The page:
Outdoor Water Feature Ideas (Reader Suggestions)

After reading the comments on yesterday’s post, many of you have given me a lot to think about! There were so many great suggestions regarding my search for the perfect water feature for our little “courtyard” area in front of the breakfast room windows that are nestled between the living room and studio exterior walls. If you missed that post, here’s what that area looks like now. That one plant has been cut down several times, and it grows back super fast each time. It will be cut down one last time when I get ready to work on this area, and I’ll figure out how to keep it from coming back.

Large Wood Planter Turned Into A Lily Pond Fountain

When I first saw the picture of this wood lily pond fountain, it looked very small. Then I watched the video of the person actually building it, and I realized that it’s actually quite large! Since I love to build things out of wood, this project is really right up my alley.

Screenshot from This Old House video on How To Make A Lily Pond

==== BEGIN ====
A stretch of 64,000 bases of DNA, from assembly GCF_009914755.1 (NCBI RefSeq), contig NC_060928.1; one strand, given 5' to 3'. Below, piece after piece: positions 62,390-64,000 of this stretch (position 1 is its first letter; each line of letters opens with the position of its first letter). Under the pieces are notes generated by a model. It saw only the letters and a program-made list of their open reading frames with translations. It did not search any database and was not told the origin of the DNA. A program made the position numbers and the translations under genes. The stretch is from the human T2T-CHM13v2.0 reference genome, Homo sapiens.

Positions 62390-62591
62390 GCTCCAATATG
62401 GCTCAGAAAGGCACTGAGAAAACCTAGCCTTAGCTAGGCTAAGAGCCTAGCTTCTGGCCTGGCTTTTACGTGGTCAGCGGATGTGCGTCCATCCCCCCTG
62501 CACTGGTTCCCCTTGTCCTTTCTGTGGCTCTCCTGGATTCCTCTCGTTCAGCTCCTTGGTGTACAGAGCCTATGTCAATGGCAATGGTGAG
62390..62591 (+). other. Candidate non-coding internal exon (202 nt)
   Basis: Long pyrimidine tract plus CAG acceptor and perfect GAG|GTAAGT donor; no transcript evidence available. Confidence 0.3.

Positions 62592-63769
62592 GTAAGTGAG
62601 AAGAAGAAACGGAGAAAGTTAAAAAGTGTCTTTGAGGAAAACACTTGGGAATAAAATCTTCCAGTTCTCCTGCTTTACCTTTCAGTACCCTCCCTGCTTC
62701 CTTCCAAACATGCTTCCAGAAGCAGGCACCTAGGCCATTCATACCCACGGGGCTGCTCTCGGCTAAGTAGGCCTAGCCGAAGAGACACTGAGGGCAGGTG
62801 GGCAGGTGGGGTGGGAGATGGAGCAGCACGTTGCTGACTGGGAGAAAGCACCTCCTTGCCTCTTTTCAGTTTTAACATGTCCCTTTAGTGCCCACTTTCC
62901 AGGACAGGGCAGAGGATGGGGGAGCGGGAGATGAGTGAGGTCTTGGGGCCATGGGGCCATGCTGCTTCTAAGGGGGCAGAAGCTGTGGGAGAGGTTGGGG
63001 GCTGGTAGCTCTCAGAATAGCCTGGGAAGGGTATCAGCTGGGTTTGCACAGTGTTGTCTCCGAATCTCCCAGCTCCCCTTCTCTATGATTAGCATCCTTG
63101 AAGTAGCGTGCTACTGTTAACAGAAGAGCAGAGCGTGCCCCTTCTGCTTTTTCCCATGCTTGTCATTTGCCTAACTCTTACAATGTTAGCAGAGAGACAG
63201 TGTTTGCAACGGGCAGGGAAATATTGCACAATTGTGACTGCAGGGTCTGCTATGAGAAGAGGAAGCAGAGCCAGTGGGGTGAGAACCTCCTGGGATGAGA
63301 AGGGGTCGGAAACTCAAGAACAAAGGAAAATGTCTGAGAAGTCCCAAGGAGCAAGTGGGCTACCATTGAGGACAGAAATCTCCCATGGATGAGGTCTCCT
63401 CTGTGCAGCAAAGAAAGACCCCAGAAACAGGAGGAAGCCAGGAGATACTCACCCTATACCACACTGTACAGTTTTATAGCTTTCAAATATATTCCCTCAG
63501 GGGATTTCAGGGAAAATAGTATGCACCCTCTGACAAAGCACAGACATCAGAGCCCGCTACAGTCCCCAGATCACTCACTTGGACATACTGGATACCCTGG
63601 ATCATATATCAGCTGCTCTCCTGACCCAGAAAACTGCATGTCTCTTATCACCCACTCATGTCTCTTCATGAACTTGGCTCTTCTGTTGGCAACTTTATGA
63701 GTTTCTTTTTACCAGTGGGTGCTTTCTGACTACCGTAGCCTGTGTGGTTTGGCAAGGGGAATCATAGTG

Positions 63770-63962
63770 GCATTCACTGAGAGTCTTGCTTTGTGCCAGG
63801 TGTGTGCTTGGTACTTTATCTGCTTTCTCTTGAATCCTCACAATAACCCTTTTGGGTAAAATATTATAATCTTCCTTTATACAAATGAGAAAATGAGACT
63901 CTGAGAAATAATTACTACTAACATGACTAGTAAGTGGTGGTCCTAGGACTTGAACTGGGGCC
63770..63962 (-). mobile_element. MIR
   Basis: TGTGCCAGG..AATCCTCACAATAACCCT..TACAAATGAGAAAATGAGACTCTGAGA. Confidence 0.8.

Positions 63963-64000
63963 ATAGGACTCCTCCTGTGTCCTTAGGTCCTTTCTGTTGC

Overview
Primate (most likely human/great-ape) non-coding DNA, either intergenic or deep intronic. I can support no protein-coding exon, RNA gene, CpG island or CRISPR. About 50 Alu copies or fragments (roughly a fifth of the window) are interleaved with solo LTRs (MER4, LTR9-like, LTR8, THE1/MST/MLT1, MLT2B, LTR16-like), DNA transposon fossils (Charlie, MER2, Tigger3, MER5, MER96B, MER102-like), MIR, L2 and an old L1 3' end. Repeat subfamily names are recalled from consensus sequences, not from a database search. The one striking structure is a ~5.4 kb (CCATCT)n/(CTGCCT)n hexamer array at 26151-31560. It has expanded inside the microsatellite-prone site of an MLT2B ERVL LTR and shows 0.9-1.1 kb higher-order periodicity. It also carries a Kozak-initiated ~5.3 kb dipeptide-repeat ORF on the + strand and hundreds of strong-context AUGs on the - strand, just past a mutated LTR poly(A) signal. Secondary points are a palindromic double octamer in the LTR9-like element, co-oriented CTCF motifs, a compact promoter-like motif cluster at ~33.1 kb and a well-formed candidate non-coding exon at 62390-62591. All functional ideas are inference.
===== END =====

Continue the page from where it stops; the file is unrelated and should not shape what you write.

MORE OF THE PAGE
Traditional Bird Bath Fountain Combo

This water feature from Overstock is kind of the best of both worlds — a bird bath and a fountain — combined into one water feature. And the color seems pretty perfect for me! I love the tiered design, and I also appreciate that it’s not too fancy. It seems like a bird bath fountain that would look right at home in the yard of my house. And of course, I love those cute, fat little birds sitting in the rims! I don’t know that this is exactly what I want in my little “courtyard”, but I have lots of other places where this could go.

Bird Bath Fountain from Overstock

Pottery Fountains

Several people suggested various types of pottery fountains. This two-tier DIY fountain is a pretty basic and easy design to put together. This one is from Lowe’s, and the directions are very clear and show just how easy it is to create a fountain like this.

Two-tier pottery fountain, instructions by Lowe’s

This is another type of pottery fountain, but this is much more involved and requires digging a large hole in the ground to sink a large reservoir that holds the water that gets recirculated through the large vases. These beautiful dark blue pottery fountains are from Boulder Fountain, and there’s a video showing these in action here.